1) I do not feel sorry for this situation because she - and others- are committing crimes in this country. 2) Had she come into this country legally she would have had the legal protection of possibly a union, OSHA, decent wages, and I could go on and on. 3) She was NOT an undocumented farmworker. That was her occupation. She WAS an illegal alien or illegal immigrant - so long as the word I-L-L-E-G-A-L is used - and it puzzles me how politicians (lawmakers) use the term I-L-L-E-G-A-L on occasion but the continue to allow it. 4) I agree with those who posted that it was a "national shame" which is B.S. The national shame is that our politicians have failed miserably in upholding their oath of office. 5) This country was, in fact, made the great country it is/was by immigrants but they were legal immigrants. And finally, 6) they can get at the end of the line and enter legally. The line is in their home country - not this country.

What's puzzling to me beyond the bigotry was the amount of comments that were simply upset over how she was labeled. As if being an "undocumented immigrant" is too soft of a label because we're not patronizing them in the process. It begs the question, "What United States of America are we living in?" and "What United States of America do we want to live in?" I don't understand the hatred that emanates from this issue of immigration, and worse is how misinformed the general public is about the issue.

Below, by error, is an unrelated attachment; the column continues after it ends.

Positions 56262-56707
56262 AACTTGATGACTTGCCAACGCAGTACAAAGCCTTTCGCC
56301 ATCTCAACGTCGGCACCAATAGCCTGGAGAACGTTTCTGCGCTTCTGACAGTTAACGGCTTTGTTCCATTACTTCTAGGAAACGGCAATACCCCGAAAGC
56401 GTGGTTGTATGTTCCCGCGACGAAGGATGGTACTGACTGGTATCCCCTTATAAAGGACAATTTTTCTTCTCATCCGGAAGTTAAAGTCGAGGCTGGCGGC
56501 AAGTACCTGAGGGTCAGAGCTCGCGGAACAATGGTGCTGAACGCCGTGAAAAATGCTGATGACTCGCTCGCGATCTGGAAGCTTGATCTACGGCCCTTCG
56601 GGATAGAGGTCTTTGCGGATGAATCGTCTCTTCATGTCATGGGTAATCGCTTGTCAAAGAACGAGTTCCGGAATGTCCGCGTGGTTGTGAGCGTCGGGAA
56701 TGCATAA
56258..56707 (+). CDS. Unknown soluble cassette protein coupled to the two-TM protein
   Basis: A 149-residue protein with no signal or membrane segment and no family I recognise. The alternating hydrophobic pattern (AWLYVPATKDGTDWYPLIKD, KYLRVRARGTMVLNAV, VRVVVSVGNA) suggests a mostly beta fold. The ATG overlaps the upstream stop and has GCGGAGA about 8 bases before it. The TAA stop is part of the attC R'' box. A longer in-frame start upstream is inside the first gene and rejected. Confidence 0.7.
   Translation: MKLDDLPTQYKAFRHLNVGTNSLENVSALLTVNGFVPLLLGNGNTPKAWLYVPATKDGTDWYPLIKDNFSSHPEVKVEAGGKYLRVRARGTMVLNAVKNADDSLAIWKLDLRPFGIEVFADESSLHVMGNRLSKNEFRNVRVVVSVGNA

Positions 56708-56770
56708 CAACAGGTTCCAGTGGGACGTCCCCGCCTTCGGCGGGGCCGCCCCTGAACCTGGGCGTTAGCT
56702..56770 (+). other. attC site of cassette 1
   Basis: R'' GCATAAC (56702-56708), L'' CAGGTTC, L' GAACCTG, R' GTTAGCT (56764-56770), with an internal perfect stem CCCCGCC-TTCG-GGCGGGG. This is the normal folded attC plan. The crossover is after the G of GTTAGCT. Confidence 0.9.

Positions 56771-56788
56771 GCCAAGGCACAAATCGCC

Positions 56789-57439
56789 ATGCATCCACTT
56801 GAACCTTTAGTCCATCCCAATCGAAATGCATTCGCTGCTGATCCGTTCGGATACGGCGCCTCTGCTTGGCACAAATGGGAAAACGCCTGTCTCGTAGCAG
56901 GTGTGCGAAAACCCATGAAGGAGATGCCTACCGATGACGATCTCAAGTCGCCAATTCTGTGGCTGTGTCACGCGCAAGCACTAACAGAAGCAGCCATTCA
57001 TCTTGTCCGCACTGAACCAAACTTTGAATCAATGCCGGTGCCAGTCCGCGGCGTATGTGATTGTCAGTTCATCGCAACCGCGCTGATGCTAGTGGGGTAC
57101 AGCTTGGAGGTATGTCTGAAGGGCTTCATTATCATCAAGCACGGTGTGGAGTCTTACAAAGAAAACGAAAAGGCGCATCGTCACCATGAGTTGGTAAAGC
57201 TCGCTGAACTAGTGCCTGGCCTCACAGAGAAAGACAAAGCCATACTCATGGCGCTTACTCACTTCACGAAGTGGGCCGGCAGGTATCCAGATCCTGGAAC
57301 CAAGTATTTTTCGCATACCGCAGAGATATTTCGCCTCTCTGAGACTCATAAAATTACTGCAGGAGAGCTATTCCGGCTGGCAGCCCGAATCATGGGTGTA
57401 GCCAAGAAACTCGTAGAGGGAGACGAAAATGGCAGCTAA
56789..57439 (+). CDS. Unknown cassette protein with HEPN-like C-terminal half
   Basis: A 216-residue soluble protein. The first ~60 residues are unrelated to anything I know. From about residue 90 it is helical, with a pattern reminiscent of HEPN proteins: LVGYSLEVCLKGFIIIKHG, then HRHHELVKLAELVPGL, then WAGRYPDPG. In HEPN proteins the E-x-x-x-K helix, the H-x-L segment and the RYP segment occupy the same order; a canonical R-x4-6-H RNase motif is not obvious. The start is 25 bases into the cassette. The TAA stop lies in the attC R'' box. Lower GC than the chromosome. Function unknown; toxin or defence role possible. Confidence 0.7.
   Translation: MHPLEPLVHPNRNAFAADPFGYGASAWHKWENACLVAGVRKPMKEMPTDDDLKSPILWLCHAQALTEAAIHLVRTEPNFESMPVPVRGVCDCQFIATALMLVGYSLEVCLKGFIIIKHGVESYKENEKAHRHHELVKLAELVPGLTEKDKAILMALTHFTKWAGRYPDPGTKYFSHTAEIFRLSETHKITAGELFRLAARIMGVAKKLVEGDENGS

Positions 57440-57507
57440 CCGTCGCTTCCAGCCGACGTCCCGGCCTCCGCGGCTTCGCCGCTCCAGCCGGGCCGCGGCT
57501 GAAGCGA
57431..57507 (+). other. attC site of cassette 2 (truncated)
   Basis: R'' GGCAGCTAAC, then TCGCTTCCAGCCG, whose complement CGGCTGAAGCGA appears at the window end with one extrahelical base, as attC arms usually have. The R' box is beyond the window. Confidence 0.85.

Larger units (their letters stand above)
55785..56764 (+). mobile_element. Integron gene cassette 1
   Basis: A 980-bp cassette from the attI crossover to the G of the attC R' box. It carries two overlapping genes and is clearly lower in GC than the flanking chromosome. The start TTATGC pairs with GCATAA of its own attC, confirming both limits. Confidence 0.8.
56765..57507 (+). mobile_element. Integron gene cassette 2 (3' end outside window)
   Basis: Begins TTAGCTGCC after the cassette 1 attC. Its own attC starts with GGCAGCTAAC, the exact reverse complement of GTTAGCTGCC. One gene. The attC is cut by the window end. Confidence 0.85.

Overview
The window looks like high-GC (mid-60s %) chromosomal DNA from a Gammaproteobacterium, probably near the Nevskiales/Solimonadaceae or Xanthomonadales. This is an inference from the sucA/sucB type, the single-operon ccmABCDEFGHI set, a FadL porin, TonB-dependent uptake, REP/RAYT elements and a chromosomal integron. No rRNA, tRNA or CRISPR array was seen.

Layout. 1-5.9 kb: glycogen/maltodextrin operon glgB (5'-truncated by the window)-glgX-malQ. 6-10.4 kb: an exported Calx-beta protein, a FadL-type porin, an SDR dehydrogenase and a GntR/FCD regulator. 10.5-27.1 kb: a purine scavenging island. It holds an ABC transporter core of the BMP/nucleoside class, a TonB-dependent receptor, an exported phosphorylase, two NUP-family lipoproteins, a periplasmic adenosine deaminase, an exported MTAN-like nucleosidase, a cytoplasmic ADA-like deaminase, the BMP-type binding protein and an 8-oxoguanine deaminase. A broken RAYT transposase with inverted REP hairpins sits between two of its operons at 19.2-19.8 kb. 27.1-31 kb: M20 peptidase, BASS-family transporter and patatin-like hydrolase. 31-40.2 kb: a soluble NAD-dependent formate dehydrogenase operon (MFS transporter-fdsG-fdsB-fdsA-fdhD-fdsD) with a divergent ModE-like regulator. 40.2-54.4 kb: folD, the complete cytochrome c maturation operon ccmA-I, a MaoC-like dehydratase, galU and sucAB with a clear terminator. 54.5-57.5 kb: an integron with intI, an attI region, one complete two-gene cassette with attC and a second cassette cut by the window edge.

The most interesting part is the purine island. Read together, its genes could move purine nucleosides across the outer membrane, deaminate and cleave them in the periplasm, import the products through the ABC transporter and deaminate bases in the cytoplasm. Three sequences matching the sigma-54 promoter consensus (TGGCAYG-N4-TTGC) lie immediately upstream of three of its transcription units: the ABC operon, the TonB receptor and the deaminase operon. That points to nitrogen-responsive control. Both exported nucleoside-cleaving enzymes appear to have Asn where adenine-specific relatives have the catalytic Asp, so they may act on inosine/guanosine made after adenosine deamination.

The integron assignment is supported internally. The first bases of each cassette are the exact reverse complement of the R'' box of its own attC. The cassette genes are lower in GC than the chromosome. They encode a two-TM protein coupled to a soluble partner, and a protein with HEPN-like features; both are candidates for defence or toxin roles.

Myth: Immigrants bring diseases to the U.S.

Myth: Immigrants have no legal rights

Myth: Immigrants are taking jobs away from "Americans"

It is unfortunate that the death of a young woman is overshadowed by an issue that has largely been misrepresented by media. The failure to report the issue in a balanced manner leads to the shaping of public opinion. Currently, the political climate favors an enforcement only approach to immigration. Meaning, we must deport all 12 million undocumented immigrants. The truth is, this approach is not feasible and will not lead to resolution. Instead its stirring bigotry, hatred and anti-Latino sentiments reminiscent of the racial tensions our country experienced in the first half of the 20th century. Things got bad, and now they seem to be getting worse, I guess you know the tune...it seems we'll be stuck in Lodi for a long time.

June 2, 2008

News Article: (TC Daily Planet) Espejos, Reflecting the Latino Community

Espejos: Reflecting the Latino community

Top left to right: Marion Gomez, Poetry Artist Intern; Cecilia Pino Godoy, Painting Mentor; Teresa Ortiz, Poetry Mentor; Marianela Molina Rodas, Poetry Mentee. Bottom: Misael Ivan Lopez, Painting and Grafitti Mentee; Roberto Rivera, Painting Artist (Photo courtesy of Intermedia Arts)

By Mary Turck , TC Daily Planet
June 01, 2008

Teresa Ortiz is a poet, spoken word artist, community organizer, ESL teacher—and a mentor for writers through the Espejos program for the past two years. Espejos, a mentoring program for emerging Latino artists, will present this year’s artistic work June 5 at 7 p.m.